Maybe it’s because I’m an English major. Maybe not. Either way, for the last while I’ve been considering the limits of language. Also, how the meaning of words has changed. Or hasn’t changed. On writing this post, I did a Google Image search for ‘word’ – the icon for the word-processing program came up – repeatedly. Surprised? Not much. My non-surprised response in itself says something.
What IS in a word? Even the word, ‘word’ has different meanings, yo. And I’m only just referring to English.
In social media the common developments: to tweet; retweet; post
I noticed words that don’t even exist: retweet; unfriend; facebook/ed (the verb).
According to some religions, at the Tower of Babylon people were struck with different languages to prevent them from working together to finish their building. Apparently, that’s where all our languages come from.
The limits of language, not only academically, allow, or disallow, us to communicate, express, interact in many different ways. When did retweeting something become real? When did it become UNDERSTOOD? What is the movement of language – communication – that allows us to evolve, while remaining the same?
Questions. And perhaps answers. Answers which will probably be more discursive and circular than anything else.
While I am totally in love with Cape Town, I have to admit that I had an enjoyable fling with Durban. First time to Durban and loved it. I must be honest, I don’t think I’d live there, but would happily escape the Cape Town cold and have some summer weather in my own country.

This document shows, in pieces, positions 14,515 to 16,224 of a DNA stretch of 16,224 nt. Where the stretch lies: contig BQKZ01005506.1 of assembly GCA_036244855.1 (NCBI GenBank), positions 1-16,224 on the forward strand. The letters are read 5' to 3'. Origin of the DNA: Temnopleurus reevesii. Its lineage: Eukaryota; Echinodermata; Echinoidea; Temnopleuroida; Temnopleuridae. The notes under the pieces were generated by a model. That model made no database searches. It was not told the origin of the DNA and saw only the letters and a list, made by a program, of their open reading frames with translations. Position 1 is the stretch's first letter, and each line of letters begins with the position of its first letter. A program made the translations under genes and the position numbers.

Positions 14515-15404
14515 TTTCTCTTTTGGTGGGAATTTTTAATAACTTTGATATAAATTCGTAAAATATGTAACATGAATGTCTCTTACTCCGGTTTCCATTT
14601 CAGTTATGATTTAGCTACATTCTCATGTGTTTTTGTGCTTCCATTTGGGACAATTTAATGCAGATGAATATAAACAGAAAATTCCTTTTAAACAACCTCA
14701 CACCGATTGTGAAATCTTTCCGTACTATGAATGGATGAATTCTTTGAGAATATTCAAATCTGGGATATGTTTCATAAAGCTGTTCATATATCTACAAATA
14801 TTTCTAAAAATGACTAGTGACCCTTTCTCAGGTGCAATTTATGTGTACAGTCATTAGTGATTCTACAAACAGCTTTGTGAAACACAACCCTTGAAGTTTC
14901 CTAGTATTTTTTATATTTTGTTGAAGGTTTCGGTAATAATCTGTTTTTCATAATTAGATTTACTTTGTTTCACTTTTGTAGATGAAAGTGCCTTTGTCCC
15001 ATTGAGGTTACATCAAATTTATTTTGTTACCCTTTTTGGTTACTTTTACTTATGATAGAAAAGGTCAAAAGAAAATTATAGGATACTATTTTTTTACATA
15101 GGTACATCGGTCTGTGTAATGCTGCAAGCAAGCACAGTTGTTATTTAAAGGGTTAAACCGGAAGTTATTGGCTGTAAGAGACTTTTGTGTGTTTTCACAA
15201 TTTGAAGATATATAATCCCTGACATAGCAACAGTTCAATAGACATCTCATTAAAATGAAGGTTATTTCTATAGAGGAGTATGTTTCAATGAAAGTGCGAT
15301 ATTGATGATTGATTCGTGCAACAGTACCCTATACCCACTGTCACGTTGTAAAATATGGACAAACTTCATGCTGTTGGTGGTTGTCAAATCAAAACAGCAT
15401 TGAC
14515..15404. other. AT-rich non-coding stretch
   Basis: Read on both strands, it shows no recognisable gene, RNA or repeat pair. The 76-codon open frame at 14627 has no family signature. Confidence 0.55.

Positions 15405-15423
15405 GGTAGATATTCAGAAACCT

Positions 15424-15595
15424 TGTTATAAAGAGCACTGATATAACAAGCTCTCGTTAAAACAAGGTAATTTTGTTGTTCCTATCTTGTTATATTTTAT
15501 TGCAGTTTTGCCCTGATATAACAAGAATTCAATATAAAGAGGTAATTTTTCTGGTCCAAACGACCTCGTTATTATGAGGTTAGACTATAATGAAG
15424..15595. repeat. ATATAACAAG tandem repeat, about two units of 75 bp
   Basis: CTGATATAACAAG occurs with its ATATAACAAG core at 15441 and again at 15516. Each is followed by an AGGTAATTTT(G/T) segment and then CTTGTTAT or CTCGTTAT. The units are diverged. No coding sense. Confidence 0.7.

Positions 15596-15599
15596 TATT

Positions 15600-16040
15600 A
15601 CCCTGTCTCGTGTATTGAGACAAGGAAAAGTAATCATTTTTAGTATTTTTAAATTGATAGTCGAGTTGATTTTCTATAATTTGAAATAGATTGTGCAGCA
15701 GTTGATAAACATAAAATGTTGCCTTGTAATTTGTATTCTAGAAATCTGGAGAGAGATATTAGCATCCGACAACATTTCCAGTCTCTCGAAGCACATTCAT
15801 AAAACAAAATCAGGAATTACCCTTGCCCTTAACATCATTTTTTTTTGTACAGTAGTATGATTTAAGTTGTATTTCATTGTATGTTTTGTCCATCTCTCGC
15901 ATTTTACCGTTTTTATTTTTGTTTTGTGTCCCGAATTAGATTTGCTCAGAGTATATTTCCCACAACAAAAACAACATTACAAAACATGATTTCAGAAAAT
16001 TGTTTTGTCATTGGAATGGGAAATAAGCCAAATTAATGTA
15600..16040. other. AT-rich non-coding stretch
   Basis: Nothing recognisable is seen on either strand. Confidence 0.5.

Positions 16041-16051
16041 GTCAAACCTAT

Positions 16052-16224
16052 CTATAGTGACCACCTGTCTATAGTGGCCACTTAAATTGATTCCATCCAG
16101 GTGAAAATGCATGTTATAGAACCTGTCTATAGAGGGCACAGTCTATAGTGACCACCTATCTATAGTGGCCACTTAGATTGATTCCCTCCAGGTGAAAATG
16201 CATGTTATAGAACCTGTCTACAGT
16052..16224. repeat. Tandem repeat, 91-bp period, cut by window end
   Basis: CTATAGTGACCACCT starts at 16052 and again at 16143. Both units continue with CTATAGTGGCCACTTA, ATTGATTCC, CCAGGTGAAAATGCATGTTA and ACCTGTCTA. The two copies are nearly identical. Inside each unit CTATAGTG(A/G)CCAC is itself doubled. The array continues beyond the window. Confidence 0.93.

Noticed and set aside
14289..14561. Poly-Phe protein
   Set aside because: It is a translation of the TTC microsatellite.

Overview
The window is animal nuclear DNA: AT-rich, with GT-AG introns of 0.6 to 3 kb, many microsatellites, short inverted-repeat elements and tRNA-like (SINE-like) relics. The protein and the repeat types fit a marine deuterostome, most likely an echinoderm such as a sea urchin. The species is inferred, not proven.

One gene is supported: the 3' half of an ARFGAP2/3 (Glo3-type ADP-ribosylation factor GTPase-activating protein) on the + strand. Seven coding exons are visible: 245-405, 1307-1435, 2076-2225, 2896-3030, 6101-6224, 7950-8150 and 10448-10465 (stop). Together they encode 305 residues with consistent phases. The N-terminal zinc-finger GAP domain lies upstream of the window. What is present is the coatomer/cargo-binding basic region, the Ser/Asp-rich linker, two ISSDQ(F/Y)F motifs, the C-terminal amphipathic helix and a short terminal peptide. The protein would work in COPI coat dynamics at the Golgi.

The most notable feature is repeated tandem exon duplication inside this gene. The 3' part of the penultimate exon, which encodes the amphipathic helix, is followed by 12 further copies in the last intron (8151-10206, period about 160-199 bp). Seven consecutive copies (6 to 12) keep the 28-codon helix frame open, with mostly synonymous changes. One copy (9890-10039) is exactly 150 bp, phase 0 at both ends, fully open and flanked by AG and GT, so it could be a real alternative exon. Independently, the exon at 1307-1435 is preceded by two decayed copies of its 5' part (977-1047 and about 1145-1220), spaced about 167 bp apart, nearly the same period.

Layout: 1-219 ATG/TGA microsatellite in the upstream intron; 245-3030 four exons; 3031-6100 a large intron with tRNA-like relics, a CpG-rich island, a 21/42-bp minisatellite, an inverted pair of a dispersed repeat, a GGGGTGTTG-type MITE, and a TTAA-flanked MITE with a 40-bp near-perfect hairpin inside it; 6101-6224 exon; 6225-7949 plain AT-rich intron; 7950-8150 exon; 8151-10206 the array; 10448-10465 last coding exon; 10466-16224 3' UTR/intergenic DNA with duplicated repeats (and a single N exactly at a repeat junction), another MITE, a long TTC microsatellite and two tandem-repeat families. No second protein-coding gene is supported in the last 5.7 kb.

I had three things I wanted to do when I was in Durbs – suntan in July (a concept foreign to me in my own country), visit the uShaka Marine World (having worked at the Two Oceans Aquarium) and visit as many museums as my stay would allow. Naturally, as I am a nerd. So we did the touristy things, the Stadium (Moses Mabhida Stadium totally knocks the Cape Town Stadium in its design). uShaka Marine World is beautifully incredible. And, the museum that really stole my attention was the Voortrekker Museum in Pietermaritzburg.
What confuses me: why is Durban not fiercely marketed as the place to be in our South African winter? Apparently the summers are unbearably humid. But their winters? Perfect weather. Hence one of their marketing campaign saying, “What Winter?”.
As much as I love my home city, I would completely understand why Durban would be favoured by tourists in the winter months. Durban is a surfer’s paradise, a beach life that would attract so many. What is the Durban government doing to promote this? Am I alone in this thinking? Surely Durbanites would be of a similar opinion?